A judge in Lynchburg, Virginia, this week granted a motion from Falwell’s attorneys seeking to dismiss his claim, which he filed against university officials in October, The News & Advance reported Thursday.
“I’ve decided to take a time out from my litigation against Liberty University, but I will continue to keep all options on the table for an appropriate resolution to the matter,” Falwell said in a statement to the outlet.
Falwell resigned from his leadership role at the university this summer after a photograph of him with a woman, who was not his wife, was posted online. In the photo, both had their pants unbuttoned. This was followed by allegations by a pool boy, Giancarlo Granda, that Falwell’s wife had an affair with him and that Falwell watched them during some of their encounters.
While admitting that his wife, Becki Falwell, had a sexual relationship with Granda, Falwell denied any participation, disputed Granda’s characterizations, and accused Granda of trying to blackmail him. Granda has denied having made any extortion attempts.
In his lawsuit against Liberty, Falwell’s lawyers claimed that college officials “accepted lies about Falwell with no investigation and damaged his legacy and reputation following forced resignation,” according to a statement by Quinn Emanuel, the law firm that filed the complaint.
The complaint, which includes claims of defamation and breach of contract, alleges that Liberty University officials accepted the claims against Falwell without investigation in order to force his resignation, and then engaged in a campaign to “tarnish, minimize, and outright destroy the legacy of the Falwell family and Mr. Falwell’s reputation,” the statement said.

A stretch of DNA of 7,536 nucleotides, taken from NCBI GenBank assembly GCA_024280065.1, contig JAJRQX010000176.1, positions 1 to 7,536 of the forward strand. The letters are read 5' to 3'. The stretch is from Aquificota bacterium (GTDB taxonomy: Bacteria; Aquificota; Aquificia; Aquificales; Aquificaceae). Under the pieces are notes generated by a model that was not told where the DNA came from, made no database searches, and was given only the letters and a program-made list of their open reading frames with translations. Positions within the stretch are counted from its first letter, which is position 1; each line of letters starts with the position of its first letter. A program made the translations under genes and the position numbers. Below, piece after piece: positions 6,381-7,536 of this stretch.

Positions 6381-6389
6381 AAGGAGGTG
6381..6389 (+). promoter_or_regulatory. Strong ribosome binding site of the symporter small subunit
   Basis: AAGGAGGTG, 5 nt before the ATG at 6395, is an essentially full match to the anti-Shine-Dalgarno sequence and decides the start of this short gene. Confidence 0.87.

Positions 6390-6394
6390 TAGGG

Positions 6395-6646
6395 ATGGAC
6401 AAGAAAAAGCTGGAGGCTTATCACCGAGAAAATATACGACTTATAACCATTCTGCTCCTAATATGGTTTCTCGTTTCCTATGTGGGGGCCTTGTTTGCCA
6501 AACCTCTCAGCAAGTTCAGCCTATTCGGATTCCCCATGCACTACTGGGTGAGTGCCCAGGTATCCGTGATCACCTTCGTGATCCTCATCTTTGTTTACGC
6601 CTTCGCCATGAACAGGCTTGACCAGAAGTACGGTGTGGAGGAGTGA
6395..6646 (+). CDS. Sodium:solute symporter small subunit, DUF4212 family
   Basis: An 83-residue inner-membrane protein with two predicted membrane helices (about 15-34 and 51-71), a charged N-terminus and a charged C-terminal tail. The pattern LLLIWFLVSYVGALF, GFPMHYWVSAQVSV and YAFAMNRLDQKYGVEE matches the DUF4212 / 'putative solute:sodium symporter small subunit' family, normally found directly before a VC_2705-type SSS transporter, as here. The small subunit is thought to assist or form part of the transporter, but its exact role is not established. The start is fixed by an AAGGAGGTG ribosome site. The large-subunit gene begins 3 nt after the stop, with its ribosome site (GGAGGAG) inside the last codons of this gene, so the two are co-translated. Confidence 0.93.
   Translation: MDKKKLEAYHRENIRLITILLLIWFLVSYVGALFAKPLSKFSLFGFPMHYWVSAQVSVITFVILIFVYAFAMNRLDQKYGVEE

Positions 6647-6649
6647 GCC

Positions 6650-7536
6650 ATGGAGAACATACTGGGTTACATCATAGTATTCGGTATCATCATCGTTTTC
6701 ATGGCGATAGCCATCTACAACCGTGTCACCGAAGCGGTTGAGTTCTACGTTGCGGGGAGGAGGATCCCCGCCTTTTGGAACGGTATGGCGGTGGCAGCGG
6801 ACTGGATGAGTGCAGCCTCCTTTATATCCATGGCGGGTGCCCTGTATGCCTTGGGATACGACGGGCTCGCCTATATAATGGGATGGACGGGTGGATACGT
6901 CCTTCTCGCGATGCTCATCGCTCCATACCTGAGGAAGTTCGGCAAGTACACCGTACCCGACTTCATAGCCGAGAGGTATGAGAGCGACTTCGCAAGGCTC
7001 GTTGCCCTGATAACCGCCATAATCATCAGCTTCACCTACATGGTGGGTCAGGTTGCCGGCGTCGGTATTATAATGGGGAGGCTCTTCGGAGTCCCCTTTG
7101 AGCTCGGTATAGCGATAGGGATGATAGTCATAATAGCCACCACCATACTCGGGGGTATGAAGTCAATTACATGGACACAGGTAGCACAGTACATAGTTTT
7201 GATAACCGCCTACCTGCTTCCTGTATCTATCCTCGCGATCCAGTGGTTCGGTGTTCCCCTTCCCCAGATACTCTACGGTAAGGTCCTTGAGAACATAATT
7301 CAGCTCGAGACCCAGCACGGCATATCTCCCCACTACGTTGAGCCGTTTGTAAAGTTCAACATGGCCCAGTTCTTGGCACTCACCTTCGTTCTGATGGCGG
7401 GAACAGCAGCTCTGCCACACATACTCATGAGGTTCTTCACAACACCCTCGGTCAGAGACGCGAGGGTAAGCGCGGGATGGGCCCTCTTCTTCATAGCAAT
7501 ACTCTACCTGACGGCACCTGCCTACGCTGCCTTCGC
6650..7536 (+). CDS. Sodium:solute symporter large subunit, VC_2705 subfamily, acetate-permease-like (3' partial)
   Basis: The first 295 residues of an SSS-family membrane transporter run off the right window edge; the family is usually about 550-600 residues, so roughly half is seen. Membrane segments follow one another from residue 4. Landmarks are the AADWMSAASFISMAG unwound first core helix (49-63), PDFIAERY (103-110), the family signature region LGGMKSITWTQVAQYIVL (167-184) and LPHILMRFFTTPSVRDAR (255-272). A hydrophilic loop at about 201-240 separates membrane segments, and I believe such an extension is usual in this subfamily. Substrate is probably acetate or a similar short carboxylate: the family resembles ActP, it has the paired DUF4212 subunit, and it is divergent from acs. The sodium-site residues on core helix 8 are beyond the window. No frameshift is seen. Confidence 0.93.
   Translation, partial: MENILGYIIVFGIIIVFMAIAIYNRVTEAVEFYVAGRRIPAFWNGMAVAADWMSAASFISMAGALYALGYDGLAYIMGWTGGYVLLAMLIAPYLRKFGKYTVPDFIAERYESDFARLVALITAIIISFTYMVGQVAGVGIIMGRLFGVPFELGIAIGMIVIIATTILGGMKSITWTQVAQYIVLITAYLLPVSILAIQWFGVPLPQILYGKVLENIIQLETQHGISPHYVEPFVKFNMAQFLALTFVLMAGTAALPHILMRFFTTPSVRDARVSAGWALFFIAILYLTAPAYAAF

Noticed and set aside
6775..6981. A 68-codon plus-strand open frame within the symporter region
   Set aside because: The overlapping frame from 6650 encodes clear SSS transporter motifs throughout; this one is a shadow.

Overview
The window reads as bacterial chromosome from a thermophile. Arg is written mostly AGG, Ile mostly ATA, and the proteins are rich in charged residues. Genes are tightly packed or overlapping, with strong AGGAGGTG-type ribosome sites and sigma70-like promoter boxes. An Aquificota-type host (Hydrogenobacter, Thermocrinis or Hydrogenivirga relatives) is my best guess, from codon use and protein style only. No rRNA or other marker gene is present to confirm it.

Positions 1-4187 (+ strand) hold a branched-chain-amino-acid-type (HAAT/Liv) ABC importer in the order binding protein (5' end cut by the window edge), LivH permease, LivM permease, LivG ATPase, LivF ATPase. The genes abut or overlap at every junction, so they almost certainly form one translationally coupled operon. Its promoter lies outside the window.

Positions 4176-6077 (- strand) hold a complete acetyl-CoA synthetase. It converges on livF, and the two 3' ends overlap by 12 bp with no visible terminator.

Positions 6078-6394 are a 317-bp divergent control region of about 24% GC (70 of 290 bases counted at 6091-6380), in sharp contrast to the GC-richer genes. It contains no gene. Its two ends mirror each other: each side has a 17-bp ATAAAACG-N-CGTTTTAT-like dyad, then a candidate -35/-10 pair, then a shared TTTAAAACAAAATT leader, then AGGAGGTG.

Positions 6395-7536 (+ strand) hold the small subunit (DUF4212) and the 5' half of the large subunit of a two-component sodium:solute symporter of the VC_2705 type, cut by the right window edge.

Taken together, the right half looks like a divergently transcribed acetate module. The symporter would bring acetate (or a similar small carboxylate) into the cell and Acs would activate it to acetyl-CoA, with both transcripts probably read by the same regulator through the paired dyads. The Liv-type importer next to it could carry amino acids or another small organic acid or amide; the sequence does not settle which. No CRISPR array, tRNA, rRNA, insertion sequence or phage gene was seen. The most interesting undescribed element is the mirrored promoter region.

Liberty University did not immediately respond to a request for comment from The Epoch Times, but Fox News reported that college authorities expressed pleasure that Falwell had dropped the suit.
“The University’s administration and Board of Trustees are pleased that Falwell has dropped his lawsuit and look forward to pressing onward with the work of Liberty’s President and Chancellor Search Committee to find the new leadership to succeed Falwell,” the statement said, according to the outlet, which also reported that Liberty officials said the decision “was not prompted by any payments, promises, or other consideration” from the college.
Falwell, a lawyer, took the helm of the private Christian university in 2007, succeeding his late father.